A federal judge in New Orleans dismissed on Monday a lawsuit challenging the constitutionality of a reapportionment plan for the St. James Parish Council.

U.S. District Judge Martin L. C. Feldman ruled for the Parish Council after the plaintiffs failed to meet a court deadline for a second time in three months, the ruling says.

“Although acknowledging that the individual plaintiffs were not at fault for their counsel’s mistakes, the Court expressly admonished counsel that: ‘Future lapses by counsel … will not be tolerated,’” Feldman wrote in his 14-page ruling Monday, quoting from an earlier Aug. 23 order.

The council is slated for a primary election on Oct. 22. The U.S. Department of Justice pre-cleared the reapportionment plan on Aug. 29, apparently clearing the way for the election.

But the plaintiffs still had the federal lawsuit pending and, with it, the risk that the judge could order an election delay.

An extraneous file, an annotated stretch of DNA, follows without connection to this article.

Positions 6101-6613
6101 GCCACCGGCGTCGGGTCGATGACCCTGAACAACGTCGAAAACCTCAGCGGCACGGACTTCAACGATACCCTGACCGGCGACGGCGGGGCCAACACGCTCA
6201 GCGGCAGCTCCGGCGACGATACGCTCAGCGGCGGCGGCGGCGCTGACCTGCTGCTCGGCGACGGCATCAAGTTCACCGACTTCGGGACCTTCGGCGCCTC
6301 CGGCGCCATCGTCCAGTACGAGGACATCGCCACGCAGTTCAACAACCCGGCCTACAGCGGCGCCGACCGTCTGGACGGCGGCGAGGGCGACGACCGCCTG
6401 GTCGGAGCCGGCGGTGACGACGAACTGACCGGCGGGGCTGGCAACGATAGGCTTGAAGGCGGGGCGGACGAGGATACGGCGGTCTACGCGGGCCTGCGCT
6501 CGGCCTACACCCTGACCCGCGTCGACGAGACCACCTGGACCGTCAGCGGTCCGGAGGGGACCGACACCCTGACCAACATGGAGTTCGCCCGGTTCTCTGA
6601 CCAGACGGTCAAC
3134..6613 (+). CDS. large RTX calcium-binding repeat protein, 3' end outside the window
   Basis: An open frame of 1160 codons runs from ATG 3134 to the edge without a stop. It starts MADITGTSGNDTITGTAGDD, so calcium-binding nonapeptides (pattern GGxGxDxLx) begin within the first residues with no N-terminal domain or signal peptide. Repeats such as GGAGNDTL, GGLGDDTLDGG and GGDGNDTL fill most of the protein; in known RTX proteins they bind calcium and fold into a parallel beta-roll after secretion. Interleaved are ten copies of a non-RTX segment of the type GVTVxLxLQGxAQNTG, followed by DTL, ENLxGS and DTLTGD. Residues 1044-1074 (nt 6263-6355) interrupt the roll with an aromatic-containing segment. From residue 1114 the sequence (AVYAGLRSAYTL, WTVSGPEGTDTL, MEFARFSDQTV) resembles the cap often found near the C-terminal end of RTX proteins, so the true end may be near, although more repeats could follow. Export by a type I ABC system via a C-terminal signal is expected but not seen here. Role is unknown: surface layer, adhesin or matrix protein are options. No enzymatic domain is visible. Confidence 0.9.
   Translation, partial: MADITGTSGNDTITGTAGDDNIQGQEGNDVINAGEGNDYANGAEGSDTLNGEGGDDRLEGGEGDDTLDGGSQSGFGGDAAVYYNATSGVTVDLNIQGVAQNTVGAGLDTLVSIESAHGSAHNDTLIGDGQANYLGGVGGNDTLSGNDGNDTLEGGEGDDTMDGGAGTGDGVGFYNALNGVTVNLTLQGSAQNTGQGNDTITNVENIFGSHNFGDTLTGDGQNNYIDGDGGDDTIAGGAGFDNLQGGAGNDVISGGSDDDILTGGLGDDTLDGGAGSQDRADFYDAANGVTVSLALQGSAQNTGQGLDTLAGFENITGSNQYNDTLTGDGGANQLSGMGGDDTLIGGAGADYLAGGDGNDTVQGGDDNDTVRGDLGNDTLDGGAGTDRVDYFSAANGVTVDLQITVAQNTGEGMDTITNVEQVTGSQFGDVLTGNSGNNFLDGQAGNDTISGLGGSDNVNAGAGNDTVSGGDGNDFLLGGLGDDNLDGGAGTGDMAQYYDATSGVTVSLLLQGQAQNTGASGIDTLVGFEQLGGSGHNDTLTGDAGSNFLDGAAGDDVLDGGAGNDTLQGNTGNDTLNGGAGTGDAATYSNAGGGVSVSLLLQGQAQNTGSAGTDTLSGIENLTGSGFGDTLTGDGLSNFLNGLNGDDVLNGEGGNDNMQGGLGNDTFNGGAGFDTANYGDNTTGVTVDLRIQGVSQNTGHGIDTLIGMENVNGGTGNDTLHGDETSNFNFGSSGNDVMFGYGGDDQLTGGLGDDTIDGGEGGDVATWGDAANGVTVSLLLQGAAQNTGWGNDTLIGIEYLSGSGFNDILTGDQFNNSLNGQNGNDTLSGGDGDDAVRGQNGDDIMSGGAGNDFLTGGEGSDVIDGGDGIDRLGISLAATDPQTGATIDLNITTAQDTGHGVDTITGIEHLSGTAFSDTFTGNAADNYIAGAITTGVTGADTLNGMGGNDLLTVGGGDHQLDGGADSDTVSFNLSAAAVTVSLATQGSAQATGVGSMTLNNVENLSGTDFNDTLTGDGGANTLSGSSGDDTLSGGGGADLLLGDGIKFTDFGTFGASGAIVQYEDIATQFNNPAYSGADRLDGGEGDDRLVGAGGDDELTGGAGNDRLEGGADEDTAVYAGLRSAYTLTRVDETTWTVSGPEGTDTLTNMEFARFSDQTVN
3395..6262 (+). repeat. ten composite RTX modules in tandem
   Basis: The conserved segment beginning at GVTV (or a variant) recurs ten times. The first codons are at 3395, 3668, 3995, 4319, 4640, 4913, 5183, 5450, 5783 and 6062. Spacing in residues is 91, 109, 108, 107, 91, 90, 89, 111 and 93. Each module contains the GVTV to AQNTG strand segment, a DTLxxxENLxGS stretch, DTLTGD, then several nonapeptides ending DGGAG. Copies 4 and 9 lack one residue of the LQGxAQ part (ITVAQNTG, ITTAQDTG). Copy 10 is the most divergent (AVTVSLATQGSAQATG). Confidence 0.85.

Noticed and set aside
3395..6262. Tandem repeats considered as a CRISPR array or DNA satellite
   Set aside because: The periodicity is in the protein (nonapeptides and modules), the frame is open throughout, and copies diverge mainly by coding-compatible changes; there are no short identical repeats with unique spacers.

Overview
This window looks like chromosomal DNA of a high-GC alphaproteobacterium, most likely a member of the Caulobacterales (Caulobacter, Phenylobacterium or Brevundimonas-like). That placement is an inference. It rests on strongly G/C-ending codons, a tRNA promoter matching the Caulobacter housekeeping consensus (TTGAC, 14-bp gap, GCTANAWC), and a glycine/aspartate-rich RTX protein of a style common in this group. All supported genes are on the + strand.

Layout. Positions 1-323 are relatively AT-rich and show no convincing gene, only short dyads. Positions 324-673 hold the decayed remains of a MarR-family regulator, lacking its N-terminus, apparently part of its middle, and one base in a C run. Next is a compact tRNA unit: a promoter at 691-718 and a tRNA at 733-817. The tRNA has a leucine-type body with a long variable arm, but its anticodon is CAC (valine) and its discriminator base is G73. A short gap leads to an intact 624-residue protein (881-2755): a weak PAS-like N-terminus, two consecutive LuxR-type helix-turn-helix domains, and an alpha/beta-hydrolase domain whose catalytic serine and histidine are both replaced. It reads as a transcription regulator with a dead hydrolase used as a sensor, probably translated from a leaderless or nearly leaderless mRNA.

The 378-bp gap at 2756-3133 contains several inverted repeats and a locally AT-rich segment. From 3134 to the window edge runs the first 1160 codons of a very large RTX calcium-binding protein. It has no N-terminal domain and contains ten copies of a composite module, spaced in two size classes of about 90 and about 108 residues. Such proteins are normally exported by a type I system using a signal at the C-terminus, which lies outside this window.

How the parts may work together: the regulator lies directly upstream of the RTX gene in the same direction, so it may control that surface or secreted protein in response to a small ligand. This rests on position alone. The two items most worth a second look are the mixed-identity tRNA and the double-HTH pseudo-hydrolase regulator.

In June, Feldman granted the Parish Council’s motion to dismiss an earlier version of the suit filed in May because of another missed deadline.

On Aug. 23, he reconsidered that order and reinstated the lawsuit at the plaintiffs’ urging. The next day, a federal magistrate allowed the plaintiffs to file an amended complaint, responding to Parish Council-enacted changes to the reapportionment plan.

That latest suit, filed Aug. 26, prompted the Parish Council’s latest motion to dismiss on Sept. 5.

Besides the missed deadlines, though, Judge Feldman found Monday that the plaintiffs failed to provide enough facts to support their constitutional claims. In doing so, Feldman agreed with points raised in the Parish Council’s latest dismissal motion.

Reapportionment is constitutionally required after each decennial census to align council districts with population changes. The census was done in 2010.

The Justice Department must review and approve reapportionment plans in Southern states with a history of racial discrimination in voting.